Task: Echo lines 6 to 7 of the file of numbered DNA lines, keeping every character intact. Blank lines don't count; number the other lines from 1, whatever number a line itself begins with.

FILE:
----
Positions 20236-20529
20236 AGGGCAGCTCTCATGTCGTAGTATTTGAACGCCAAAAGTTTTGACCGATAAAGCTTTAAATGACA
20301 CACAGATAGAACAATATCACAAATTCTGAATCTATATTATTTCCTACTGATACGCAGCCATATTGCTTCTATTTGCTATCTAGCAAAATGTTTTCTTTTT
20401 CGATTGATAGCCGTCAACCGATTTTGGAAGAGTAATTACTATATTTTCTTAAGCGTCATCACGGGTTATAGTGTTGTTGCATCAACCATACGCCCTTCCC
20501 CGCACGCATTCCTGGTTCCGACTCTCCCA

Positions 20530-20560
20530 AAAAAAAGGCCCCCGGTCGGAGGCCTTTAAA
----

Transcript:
Positions 20530-20560
20530 AAAAAAAGGCCCCCGGTCGGAGGCCTTTAAA